In the hierarchy of vegetables, the best choices are fresh, in-season, and local.
Realistically, though, that’s not always going to happen. For one thing, you might live in a climate where access to a variety of local and in-season vegetables just isn’t a thing. It’s also well established that lower income areas have fewer supermarkets, so fresh produce is less available.
Although home-grown is the best of the best, I know that saying, “Just grow your own!” is presumptuous on a lot of levels. Assuming that you have the space and resources to plant a garden, time is a big consideration. Plus, once they’re grown, preparing fresh vegetables takes more time than preparing frozen or canned, which are already washed and chopped for you.
All this is to say, I’m sure many of you find yourself turning to frozen and canned vegetables—as well as fruit, seafood, and meat—for reasons of availability and convenience. You might wonder if you are sacrificing any health benefits or if I’m giving you the side-eye for eating vegetables that aren’t farm-fresh.
Let me put that concern to rest immediately.
True, Grok would not have frozen or canned foods. Food preservation as a concept is nothing new, though. Just because a technology is new does not mean it’s “un-Primal.” I am not now, nor have I ever been, opposed to using modern methods of food preservation and storage that make it safer or more convenient to eat healthy foods. I like safety and convenience.
So, if you’ve been avoiding frozen or canned foods because you think you’ll have to turn in your Primal card, rest assured that isn’t the case. That said, I have historically avoided canned vegetables in the store due to concerns over BPA in the can linings. (Home-canned in jars is different, of course. I’m all for home canning.)
Since people sounded the alarm about BPA in the past decade, industry reports suggest a significant number of manufacturers have moved away from BPA-lined cans, but not all of them. I still strongly favor frozen over industrially canned vegetables. If nothing else, the taste and texture is usually superior. Nutritionally, though, the data show that frozen and canned are comparable overall.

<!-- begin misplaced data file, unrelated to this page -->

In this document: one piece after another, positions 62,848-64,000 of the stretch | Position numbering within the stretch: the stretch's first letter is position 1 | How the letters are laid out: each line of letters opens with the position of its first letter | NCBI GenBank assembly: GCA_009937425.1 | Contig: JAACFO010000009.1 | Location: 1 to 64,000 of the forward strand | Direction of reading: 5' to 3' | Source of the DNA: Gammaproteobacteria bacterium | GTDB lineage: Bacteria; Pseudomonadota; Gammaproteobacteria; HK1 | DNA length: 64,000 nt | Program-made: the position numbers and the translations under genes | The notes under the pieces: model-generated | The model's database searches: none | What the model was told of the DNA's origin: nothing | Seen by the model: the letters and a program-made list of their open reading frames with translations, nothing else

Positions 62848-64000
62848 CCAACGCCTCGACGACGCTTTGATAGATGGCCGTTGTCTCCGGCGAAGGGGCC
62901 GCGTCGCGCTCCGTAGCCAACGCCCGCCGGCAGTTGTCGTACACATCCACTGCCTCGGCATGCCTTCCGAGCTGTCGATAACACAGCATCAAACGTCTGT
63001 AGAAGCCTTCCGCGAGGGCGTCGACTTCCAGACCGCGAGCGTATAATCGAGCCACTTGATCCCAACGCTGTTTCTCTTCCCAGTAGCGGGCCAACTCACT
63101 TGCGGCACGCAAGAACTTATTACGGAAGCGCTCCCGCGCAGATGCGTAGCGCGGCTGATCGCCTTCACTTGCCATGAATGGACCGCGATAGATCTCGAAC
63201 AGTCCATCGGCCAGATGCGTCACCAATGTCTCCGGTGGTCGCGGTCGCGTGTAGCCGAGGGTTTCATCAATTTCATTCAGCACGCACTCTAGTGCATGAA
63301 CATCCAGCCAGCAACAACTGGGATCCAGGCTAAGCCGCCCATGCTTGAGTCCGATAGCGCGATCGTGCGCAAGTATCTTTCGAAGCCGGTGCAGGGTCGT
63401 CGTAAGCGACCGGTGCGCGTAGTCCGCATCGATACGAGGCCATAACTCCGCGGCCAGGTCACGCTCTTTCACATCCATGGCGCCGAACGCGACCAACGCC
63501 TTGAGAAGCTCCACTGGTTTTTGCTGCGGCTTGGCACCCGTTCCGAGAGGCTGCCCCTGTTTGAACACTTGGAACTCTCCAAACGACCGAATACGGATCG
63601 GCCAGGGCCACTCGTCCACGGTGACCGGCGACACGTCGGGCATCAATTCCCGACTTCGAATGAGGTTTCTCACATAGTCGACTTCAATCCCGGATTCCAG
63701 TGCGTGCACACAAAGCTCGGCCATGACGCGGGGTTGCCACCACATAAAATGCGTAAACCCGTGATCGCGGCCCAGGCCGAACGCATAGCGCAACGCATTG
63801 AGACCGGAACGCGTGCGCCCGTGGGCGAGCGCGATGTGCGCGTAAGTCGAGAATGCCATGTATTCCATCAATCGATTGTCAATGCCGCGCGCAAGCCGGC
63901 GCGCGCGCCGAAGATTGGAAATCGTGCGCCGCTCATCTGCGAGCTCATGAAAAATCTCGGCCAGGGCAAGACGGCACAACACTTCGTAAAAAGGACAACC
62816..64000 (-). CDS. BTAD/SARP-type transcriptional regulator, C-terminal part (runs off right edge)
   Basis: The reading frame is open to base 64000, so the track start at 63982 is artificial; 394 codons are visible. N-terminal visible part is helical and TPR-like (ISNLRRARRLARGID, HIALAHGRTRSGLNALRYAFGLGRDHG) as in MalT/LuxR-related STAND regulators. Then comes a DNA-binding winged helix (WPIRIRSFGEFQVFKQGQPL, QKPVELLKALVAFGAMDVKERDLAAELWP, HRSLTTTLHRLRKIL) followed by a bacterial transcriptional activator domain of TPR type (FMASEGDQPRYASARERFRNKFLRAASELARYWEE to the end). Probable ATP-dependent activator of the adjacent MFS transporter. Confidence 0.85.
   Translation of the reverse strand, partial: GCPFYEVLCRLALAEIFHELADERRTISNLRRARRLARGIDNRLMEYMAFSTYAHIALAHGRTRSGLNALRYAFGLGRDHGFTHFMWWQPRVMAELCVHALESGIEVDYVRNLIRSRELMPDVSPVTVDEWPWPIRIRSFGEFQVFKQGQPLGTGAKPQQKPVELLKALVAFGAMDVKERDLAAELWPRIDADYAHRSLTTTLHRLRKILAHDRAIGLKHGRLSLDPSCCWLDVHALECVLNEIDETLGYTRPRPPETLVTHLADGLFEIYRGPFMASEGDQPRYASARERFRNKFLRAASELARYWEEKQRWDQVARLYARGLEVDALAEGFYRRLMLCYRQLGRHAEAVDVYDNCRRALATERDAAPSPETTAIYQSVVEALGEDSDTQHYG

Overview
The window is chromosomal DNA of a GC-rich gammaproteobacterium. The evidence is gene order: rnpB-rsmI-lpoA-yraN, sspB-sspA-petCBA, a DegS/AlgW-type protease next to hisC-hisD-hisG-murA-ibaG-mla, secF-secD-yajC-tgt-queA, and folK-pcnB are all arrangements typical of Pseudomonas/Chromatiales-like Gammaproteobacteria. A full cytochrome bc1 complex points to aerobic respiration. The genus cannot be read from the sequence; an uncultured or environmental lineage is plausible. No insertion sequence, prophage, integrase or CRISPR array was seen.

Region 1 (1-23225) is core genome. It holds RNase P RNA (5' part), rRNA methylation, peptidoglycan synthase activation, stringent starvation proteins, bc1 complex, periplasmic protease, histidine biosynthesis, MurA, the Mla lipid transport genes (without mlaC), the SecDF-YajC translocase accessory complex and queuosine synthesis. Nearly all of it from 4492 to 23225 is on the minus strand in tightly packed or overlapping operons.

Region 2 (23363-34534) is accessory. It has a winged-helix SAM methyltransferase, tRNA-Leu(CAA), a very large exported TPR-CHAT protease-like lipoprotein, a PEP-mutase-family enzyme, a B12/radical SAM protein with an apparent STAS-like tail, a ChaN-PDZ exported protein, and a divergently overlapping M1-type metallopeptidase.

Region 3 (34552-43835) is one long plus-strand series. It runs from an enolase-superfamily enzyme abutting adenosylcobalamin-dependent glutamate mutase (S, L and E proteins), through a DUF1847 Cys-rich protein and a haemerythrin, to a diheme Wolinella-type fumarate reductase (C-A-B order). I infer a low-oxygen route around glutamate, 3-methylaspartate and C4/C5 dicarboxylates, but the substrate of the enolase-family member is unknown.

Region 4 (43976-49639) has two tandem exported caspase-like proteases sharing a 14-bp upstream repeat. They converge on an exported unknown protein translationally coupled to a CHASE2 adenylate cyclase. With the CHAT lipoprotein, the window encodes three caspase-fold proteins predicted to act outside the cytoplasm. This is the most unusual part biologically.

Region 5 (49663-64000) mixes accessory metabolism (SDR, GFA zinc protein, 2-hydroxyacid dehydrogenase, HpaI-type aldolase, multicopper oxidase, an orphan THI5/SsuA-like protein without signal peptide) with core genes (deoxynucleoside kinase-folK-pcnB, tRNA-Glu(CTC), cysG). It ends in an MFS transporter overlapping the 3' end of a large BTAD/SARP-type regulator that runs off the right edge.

The frozen food industry dates back to 1925, when Clarence Birdseye began quick-freezing fish. It really took off after WWII as more homes had freezers. Since then, food scientists have worked to improve freezing, packaging, and transporting methods so that today (spoiler alert!) frozen foods are nutritionally comparable to their fresh counterparts. They also taste better and maintain a more pleasing texture and appearance compared to our grandparents’ frozen options.
Factors that affect nutrients in the produce you buy, whether fresh or frozen, include:
Frozen vegetables are typically blanched before freezing to halt enzymatic reactions. This step cleans the vegetables and preserves flavor and texture, but the heat also reduces the levels of some nutrients, notably vitamin C.
On the other hand, fat-soluble vitamins like vitamins A and E and carotenoids are released from their cellular matrices by heat. This might make them more bioavailable in frozen foods. The jury is still out on the bioavailability question according to Dr. Diane Barrett of the UC Davis Department of Food Science and Technology. Fiber is relatively impervious to processing and so isn’t affected by freezing.
Although there is an initial loss of some nutrients in the freezing process, this seems to even out by the time the vegetables make it to your plate.
At the very top of the nutritional hierarchy are vegetables that go from dirt to plate with the fewest stops in between. The best option is picking vegetables out of your garden and eating them more or less right away. That’s not usually how it works, though.
Supermarket produce might have been in the supply chain for several weeks before you even purchase it (and it was almost certainly not allowed to fully ripen before harvesting). Even if you buy your produce at a local farmer’s market, several days to a week might pass before you consume it.
During that time between farm and plate, nutrients are oxidizing and degrading. On the other hand, frozen vegetables are usually picked at the peak of ripeness and frozen as quickly as possible to preserve the nutrients.